Savannah, Georgia – Kosher Vacation
This is a fun one. Savannah is a little different than the usual places people go and that was why we went. It seems to be a “pass-thru” place for Jews to stop for the shul and then go on to Florida. I was asked that more than once, and in fact, ran into someone from Lakewood that I knew who was doing just that. I’ve been to Florida too many times and there’s plenty of reasons to go there on vacation. For a smaller and much less intense location than Miami, there’s Savannah. The flight is also shorter.
Savannah is place to go for history, nice parks and beaches, and a close knit frum Jewish community of about 200 families. Almost everything about Savannah is beautiful, designed in the 1700s with squares throughout the city as well as larger parks. Everything just seems more calm there – people don’t even honk when the light turns green and no one is rushing down the street. It effects your pace almost immediately. There are many transplants from New York and New Jersey who retire here and even some younger people who move here.
The frum Jewish community is centered around a single large shul which dates back to the 1960s. There’s stadium seating for about 250 people with a large mural in the front and woman’s section on either side. A large banquet hall is on the other side of a center hallway and another side room is used for davening and the kollel. A Judaica store and place to get kosher meat are also in the building and probably more things I don’t even know about. Three are two weekday Shachris minyanim as well as Minchah and Maariv every day.
The shul situated in front of a large residential area with streets named after Confederate generals. Across a two lane highway with traffic lights are a row of many hotels – all within the eruv and some across the road from the shul or within a half mile walk.
There are about 200 families in the community, I’m told. There’s a Jewish day school and 9th grade for girls is just starting up at the time of this writing. Many frum Jews were born in Savannah and lived there their whole lives complete with a southern accent. The community is slowly shrinking, unfortunately, and it seems that many people’s children have moved elsewhere to larger communities. Thus, there’s a kollel to help revitalize the community and I did meet someone who stayed in Savannah after learning there for years, preferring the location to the more high pressure New York area.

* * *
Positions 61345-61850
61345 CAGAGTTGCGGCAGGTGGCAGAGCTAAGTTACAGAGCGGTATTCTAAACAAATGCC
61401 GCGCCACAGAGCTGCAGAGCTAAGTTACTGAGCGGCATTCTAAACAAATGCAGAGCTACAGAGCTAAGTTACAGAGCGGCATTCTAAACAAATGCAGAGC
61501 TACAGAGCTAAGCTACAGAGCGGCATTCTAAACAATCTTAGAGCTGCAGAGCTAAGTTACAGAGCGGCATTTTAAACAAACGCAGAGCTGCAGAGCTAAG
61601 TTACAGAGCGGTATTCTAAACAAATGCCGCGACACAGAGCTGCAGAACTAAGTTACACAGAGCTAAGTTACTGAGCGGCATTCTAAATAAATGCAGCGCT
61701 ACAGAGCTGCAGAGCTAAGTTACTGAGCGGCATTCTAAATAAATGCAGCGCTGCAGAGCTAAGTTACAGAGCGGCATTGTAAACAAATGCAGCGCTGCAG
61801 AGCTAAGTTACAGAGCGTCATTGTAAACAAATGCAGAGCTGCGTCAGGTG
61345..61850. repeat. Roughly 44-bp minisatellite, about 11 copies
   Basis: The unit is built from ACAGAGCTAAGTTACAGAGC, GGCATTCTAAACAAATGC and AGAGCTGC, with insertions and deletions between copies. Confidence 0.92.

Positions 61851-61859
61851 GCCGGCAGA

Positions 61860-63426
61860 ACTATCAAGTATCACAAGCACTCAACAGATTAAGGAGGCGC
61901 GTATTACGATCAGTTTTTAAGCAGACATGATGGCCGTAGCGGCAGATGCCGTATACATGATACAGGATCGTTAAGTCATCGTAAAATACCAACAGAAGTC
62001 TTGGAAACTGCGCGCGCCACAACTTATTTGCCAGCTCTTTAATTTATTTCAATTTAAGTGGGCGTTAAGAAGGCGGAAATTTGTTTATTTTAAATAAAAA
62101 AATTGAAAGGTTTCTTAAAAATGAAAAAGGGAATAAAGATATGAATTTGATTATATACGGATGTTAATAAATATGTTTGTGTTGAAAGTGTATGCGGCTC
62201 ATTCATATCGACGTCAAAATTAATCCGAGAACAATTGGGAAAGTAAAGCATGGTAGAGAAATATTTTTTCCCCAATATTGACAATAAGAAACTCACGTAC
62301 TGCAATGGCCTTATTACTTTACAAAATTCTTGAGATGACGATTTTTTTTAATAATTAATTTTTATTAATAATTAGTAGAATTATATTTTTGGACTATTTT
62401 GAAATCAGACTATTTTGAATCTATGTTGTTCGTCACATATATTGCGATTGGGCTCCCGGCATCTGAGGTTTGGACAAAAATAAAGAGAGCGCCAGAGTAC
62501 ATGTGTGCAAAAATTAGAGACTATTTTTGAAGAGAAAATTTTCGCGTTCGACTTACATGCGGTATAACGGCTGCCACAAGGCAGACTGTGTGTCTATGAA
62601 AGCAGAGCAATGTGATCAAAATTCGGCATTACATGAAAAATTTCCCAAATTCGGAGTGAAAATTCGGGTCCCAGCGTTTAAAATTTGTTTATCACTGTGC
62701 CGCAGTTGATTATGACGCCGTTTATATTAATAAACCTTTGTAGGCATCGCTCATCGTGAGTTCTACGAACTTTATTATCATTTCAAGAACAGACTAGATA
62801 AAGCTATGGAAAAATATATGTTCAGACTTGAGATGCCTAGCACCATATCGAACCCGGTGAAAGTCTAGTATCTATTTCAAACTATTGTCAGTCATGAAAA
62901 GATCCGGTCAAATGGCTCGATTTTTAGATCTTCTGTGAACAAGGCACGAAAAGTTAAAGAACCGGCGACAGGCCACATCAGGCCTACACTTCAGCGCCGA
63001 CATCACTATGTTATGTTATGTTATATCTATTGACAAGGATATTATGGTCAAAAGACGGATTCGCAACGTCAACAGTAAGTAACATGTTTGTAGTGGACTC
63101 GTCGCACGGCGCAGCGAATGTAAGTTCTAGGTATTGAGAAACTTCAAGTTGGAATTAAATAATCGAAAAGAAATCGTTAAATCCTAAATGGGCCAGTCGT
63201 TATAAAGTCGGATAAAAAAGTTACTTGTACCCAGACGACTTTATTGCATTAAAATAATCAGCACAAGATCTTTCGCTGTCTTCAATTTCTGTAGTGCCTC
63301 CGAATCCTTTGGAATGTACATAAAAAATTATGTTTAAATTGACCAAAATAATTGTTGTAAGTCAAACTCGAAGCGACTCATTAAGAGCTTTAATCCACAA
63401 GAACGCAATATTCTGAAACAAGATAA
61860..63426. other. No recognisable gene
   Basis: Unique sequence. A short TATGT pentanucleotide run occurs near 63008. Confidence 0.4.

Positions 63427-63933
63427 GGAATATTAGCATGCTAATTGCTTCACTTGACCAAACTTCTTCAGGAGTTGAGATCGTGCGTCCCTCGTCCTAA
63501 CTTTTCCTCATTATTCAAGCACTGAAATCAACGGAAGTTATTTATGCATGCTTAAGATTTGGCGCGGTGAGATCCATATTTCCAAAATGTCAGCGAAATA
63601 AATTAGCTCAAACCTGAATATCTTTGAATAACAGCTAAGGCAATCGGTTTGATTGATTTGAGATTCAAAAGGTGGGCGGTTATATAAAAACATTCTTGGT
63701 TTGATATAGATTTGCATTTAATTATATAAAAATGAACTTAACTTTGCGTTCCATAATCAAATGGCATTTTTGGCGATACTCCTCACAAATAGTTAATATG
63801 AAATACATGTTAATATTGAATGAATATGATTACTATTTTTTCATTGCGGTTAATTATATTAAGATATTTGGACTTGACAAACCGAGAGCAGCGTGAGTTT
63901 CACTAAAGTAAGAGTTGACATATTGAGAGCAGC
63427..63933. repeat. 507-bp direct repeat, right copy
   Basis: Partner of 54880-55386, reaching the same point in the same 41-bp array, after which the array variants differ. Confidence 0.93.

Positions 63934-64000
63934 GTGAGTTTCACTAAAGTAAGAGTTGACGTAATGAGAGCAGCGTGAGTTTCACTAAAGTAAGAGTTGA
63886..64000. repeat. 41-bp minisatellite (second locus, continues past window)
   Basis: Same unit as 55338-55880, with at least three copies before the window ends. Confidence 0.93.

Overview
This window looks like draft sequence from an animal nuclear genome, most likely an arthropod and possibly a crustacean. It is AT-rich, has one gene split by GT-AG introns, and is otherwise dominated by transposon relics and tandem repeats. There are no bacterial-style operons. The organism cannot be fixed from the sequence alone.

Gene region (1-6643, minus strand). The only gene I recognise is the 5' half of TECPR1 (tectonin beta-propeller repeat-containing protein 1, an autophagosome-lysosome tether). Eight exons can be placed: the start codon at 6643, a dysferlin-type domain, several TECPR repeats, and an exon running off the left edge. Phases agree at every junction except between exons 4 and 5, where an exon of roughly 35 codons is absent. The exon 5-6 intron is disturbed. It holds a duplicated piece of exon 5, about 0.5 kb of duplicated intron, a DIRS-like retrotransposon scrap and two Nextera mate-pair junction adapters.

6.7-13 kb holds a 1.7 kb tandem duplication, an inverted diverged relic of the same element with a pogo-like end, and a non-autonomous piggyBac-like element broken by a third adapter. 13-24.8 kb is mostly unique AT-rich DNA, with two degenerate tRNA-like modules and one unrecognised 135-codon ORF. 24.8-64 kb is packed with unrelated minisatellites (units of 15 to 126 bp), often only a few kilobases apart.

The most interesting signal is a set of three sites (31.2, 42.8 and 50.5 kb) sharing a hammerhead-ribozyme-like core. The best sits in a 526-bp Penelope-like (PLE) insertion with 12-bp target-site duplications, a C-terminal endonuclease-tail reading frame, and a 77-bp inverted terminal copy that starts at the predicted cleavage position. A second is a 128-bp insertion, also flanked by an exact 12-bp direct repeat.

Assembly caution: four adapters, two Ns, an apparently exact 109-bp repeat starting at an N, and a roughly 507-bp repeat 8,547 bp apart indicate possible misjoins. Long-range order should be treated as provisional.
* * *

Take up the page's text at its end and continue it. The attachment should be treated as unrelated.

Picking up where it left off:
You won’t find any kosher restaurants in Savannah though you will find a kosher Cold Stone Creamery in a strip mall almost adjacent to the shul. (It was my first time at one of those – totally overrated. It’s about 600 to 1000 calories for an ice cream / sugar concoction with peanut butter, cotton candy, and other such things.)
There are also two Cinnabon locations which are certified kosher and some “kosher sections” in local supermarkets which seem to me to be a lot of Manischewitz products (gefilte fish in a jar and things like that …). There’s plenty to find kosher in supermarkets in general, as is the case in the United States. There’s even kosher mozzarella cheese thanks to Polly-O (if you eat cholev stam).
Kosher meat can also be bought in the shul. We bought a small camping grill at Target and some fish at the supermarket and didn’t go hungry.
So …. it’s kind of a small place. What surprised me is that once you leave the city … there’s not much civilization. As someone who lives in a megalopolis that stretches from Washington, D.C. to Boston where you can travel a thousand miles with human habitation all around you, this was sort of shocking. We took a drive up to South Carolina just to say we were there … it was miles and miles of bogs (and a nice bridge to get there). Now I understand why Sherman’s March to the Sea followed by a trip up to Charleston was so difficult. (Some Civil War trivia …) If you keep going, it’s about an hour twenty minute drive to Hilton Head island with well known beaches and tourists. Go another hour drive north and you’ll reach Charleston.
Savannah’s claim is really about history. I mean, a main attraction on all the tourist websites is literally a cemetery. I don’t get it. I asked some locals about it … many of them don’t get it either.